There is no reason why the spirit of the initiative should not apply to disputes in the South China Sea
The Republic of China government expressed serious concern over recent confrontations in the waters off the Paracel Islands in the South China Sea.
We urge all parties neighbouring the islands and reefs to uphold the principles and spirit of international law.
They should practise self-restraint, and refrain from taking any actions that might affect peace and stability in the South China Sea.
They should also resolve disputes through peaceful dialogue in order to avoid escalating regional tensions.
Suzie Chen, Taipei Economic and Cultural Office
Positive view of studies helps careers
Secondary school students in Hong Kong face enormous pressure and many have become disillusioned.
They feel that what they are studying is not enabling them to acquire the kind of knowledge that could be of practical use when they leave school and try to join the workforce.
I appreciate that much of what they are studying is theoretical and may appear to be of little use in the real world. But there are other things they need to learn to help with their overall development.
At school, they are trying to train their minds so they can acquire new knowledge. Hopefully, this will mean that they come to regard learning new knowledge as a lifelong experience that continues into adulthood, even when they are working full-time.
Having this kind of attitude can help with a career as it can make the employee more effective and more competitive.
If students can overcome the difficulties they experience with their studies in school, this will help them deal with the challenges they will face in the future.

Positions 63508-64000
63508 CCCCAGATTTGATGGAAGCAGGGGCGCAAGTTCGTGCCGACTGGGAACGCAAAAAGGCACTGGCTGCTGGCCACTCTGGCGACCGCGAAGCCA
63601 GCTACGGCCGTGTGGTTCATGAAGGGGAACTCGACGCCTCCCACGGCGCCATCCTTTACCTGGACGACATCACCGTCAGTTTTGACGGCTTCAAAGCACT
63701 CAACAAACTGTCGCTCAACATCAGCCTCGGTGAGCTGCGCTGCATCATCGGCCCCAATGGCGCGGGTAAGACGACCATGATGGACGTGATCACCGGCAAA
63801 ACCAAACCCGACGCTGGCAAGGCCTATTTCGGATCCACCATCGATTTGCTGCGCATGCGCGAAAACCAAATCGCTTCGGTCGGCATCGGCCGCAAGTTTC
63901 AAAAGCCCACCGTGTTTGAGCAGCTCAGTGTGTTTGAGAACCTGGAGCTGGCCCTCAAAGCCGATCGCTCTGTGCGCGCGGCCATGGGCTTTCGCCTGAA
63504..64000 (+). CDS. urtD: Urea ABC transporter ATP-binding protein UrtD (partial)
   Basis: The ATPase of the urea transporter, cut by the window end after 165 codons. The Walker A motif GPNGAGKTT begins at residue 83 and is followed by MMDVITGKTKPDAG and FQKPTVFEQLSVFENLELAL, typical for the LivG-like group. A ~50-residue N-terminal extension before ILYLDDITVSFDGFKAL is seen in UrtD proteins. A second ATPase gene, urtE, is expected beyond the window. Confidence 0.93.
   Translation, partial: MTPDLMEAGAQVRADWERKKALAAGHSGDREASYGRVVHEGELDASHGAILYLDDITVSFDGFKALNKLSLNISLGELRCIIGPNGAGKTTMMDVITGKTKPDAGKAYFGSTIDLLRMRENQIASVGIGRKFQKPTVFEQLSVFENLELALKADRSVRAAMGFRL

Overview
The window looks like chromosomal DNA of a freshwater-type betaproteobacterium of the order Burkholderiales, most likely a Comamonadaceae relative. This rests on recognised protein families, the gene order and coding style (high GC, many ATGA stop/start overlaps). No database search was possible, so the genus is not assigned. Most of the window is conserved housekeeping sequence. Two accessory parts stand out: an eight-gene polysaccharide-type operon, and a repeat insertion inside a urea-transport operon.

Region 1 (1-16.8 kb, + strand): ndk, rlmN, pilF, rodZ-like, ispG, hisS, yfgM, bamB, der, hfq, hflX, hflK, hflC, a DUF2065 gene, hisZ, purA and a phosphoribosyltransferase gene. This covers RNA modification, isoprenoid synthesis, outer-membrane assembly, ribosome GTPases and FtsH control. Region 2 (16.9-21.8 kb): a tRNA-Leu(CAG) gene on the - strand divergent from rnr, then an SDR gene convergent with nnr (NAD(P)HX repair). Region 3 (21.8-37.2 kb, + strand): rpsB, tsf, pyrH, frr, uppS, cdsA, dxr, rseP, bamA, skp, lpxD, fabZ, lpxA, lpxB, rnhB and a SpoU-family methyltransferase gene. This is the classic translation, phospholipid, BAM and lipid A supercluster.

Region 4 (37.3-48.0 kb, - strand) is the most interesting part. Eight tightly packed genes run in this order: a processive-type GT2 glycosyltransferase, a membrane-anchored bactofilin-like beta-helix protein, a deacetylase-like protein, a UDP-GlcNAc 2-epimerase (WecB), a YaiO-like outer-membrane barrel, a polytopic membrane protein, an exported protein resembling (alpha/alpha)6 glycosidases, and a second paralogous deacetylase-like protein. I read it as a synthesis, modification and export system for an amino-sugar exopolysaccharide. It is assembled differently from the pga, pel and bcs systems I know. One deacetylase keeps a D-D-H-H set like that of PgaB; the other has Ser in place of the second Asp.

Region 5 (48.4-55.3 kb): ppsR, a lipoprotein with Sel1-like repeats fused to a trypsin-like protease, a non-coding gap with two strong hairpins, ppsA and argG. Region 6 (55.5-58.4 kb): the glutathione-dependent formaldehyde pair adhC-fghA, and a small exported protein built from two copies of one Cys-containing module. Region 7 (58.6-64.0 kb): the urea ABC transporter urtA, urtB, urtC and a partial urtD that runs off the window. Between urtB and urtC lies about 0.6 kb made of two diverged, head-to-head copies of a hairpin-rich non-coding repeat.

I think young people who have managed to do this will develop more positive attitudes, have an optimistic outlook on life and be more adaptable than others.
Again, this will improve their prospects in the workplace.
Teenagers need to see beyond the Hong Kong Diploma of Secondary Education and appreciate the benefits of long-term studying.
Shirley Sham Wing-yin, Kowloon Tong
Too much emphasis on exams
As a teenager, I am grateful that I get a free education in Hong Kong.
However, I think there is a need for the education system to be modified so that students can enjoy the whole learning process.
We all know that the system here is narrowly focused on getting results and this puts young people under too much pressure.
They have to cram for exams and are constantly being urged to work harder if they want to secure one of the limited places at a local university.
This means that teenagers spend most of their time at school preparing for the Diploma of Secondary Education examination.
They have to do a lot of homework and revise for regular tests.
They must feel that they are being turned into exam machines and this makes it difficult for them to enjoy the learning process.
Therefore, I would like to see some changes to the present education system.
Teachers and students should be focusing less on exam results.
Education is not only about these results, but should encourage students to gain more knowledge and develop their own interests.
To this end students should be encouraged to join different kinds of extracurricular activities, instead of just concentrating on their studies.
Miki Hui Nga-sze, To Kwa Wan
Incinerator proposal makes sense
An incinerator in Hong Kong will make it possible to burn a lot of rubbish that presently goes to our landfills that are nearing capacity.
The city creates large volumes of municipal solid waste every day and much of it is food waste.
It is alarming when you think about the amount of food waste that is being dumped in landfills and therefore it is no surprise that they are close to saturation.
The government wants to expand landfills and build a proposed incinerator, but I would prefer to the see the landfills closed.
I have read press reports about a particularly bad smell coming from the Tseung Kwan O facility last June.
The unpleasant odour from landfills is a long-term problem for nearby residents and of course they complain that it affects the quality of life.
They have therefore opposed proposals to expand the sites.
I think the use of incinerators can be an integral part of a policy of sustainable development.
They incinerate the waste and the burning process can generate energy.
Ivan Chan Ka-yau, Sha Tin